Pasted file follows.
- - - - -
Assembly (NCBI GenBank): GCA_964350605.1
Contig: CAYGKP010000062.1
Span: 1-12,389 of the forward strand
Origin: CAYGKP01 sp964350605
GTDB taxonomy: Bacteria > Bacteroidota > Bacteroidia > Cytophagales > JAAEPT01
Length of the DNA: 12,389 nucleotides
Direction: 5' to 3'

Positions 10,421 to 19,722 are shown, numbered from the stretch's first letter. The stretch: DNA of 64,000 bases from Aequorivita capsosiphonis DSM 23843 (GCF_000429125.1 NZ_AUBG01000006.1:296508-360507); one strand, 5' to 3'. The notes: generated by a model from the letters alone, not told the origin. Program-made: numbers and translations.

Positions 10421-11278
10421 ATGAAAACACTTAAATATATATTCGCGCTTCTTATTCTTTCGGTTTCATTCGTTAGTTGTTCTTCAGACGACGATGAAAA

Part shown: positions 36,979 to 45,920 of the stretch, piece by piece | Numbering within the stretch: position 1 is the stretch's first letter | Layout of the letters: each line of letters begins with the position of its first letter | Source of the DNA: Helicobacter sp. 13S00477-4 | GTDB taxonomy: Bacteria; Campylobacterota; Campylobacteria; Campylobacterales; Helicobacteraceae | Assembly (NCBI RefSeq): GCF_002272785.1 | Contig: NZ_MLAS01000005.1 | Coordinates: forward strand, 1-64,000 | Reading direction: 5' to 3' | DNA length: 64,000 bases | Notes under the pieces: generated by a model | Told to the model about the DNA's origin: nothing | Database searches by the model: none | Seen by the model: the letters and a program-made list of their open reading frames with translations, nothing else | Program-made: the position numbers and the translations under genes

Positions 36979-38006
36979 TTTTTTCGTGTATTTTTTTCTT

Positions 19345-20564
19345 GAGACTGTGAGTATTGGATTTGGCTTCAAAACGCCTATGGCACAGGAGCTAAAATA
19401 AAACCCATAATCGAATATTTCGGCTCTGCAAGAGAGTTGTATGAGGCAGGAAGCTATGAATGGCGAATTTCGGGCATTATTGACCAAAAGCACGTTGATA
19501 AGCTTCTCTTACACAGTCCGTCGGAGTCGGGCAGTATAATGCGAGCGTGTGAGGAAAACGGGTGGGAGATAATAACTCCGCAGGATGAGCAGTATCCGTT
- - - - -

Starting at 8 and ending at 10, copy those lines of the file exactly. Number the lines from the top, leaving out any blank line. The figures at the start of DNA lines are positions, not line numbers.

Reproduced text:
Positions 10,421 to 19,722 are shown, numbered from the stretch's first letter. The stretch: DNA of 64,000 bases from Aequorivita capsosiphonis DSM 23843 (GCF_000429125.1 NZ_AUBG01000006.1:296508-360507); one strand, 5' to 3'. The notes: generated by a model from the letters alone, not told the origin. Program-made: numbers and translations.

Positions 10421-11278
10421 ATGAAAACACTTAAATATATATTCGCGCTTCTTATTCTTTCGGTTTCATTCGTTAGTTGTTCTTCAGACGACGATGAAAA